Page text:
Shultz v. Florida Keys Dive Center, Inc. (2000 U.S. App. LEXIS 203)
The U.S. Court of Appeals for the Eleventh Circuit enforced the waiver in a scuba diving case stating that every district court and state court presented with the issue has upheld waivers in recreational scuba cases holding that the statute (46 U.S.C. App. @183c(a)) did not apply or a lack of admiralty jurisdiction.
Waggoner v. Nags Head Watersports Incorporated (1998 U.S. App. LEXIS 6792)
In a jet ski case, the U.S. Court of Appeals for the Fourth Circuit stated that although the Act as a whole applies to pleasure craft, this section (46 U.S.C. App. @183c(a)) “is limited by its terms to common carriers. The limitation reflects the principle that it is against public policy for a common carrier to attempt to limit its liability for its own negligence.”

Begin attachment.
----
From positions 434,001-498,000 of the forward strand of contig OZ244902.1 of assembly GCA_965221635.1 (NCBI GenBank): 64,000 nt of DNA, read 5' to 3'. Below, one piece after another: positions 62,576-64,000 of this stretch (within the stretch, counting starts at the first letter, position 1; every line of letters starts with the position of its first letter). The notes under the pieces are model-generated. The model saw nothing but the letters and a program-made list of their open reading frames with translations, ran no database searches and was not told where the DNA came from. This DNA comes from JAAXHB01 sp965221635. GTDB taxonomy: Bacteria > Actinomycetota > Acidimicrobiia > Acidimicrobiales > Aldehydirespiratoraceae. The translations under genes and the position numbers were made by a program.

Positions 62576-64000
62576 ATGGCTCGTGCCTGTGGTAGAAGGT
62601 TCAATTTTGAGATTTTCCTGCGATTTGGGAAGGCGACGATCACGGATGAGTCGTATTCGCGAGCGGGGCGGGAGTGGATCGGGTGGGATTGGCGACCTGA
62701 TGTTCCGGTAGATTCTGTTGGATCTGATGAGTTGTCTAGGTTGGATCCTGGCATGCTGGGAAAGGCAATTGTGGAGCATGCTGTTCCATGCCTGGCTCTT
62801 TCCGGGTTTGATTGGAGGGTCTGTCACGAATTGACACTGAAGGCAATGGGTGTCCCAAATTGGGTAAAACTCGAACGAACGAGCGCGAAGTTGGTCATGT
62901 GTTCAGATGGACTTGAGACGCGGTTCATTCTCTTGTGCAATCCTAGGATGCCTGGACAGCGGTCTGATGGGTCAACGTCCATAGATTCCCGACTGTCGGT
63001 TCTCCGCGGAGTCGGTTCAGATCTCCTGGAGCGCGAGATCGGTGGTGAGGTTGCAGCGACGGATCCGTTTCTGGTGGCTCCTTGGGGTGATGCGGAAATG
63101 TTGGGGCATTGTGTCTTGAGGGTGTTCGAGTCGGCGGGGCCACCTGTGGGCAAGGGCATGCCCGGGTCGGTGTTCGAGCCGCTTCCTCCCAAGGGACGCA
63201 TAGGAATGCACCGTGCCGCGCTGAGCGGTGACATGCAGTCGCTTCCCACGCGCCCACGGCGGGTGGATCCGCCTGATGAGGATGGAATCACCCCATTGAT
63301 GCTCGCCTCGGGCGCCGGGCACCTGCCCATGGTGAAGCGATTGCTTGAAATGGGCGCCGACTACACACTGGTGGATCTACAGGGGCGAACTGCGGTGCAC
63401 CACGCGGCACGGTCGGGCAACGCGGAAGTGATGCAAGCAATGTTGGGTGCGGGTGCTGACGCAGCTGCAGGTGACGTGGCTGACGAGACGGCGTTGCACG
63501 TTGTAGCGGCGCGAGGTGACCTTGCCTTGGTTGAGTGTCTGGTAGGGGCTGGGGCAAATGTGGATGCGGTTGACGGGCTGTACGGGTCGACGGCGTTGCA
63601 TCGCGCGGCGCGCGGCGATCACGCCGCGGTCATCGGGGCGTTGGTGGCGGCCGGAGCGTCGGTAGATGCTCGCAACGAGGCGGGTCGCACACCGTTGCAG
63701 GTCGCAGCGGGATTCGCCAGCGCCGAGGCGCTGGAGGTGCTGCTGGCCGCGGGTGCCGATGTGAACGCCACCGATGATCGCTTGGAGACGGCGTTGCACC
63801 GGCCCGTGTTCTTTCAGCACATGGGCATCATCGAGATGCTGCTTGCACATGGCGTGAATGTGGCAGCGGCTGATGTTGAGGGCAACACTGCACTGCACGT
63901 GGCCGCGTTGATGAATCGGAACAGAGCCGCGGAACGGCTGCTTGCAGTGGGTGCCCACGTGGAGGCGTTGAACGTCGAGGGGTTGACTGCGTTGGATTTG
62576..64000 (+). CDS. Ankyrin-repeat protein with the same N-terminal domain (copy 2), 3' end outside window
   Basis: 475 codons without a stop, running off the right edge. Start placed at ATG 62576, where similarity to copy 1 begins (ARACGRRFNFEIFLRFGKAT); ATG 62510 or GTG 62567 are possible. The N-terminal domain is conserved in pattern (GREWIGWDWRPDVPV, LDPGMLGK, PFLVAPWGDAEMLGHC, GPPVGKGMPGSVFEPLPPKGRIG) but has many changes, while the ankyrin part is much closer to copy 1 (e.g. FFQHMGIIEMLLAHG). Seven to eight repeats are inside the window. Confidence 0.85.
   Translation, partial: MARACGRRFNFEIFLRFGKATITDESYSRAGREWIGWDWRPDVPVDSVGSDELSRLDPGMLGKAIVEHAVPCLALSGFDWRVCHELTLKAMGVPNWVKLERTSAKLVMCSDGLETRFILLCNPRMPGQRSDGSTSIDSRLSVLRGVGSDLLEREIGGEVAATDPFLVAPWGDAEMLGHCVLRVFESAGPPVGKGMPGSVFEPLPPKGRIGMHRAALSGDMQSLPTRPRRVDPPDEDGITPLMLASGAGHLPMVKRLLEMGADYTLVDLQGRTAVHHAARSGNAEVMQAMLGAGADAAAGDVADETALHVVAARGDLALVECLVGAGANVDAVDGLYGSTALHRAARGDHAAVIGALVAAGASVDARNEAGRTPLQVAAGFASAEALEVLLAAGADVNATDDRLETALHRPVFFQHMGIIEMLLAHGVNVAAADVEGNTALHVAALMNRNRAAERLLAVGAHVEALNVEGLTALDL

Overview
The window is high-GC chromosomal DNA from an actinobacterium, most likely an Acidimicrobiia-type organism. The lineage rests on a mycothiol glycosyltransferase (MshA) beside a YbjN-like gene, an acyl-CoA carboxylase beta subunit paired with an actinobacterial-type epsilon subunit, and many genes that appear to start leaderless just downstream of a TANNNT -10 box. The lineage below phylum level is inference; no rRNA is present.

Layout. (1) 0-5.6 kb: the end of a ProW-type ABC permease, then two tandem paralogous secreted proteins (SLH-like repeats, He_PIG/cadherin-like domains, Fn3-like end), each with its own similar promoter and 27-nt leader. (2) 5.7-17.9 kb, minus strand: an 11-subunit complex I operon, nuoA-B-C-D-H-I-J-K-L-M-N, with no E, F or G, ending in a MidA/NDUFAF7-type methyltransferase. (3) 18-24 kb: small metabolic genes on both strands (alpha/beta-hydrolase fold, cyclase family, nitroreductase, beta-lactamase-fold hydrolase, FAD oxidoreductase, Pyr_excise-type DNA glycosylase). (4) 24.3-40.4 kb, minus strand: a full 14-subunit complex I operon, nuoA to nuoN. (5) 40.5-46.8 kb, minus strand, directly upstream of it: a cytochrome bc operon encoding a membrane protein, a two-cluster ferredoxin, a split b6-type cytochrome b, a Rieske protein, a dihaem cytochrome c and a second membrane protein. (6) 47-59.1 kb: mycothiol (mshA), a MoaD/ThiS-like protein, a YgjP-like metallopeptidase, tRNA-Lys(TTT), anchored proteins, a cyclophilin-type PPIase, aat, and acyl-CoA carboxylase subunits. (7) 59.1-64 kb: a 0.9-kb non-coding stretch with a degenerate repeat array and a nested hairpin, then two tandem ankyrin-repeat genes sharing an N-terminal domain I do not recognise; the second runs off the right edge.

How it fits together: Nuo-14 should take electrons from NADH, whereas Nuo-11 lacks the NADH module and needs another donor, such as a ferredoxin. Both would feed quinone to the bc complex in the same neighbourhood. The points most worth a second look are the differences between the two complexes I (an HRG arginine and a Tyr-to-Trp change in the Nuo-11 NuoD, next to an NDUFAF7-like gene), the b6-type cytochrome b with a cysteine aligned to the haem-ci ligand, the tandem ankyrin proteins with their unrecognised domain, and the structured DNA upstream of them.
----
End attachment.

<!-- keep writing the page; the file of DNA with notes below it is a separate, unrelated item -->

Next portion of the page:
In Re Aramark Sports and Entertainment Services (2012 U.S. Dist. LEXIS 162227)
The U.S. District Court for the District of Utah Central Division enforced a waiver signed by a man who rented a power boat.
Olivelli v. Sappo Corporation, Inc. (2002 U.S. Dist. LEXIS 18241)
The U.S. District Court for the District of Puerto Rico enforced a SCUBA waiver “because, (1) the dive boat was not a vessel transporting passengers between ports of the United States, and (2) the vessel could not be categorized as a common carrier to which section 183c applies.”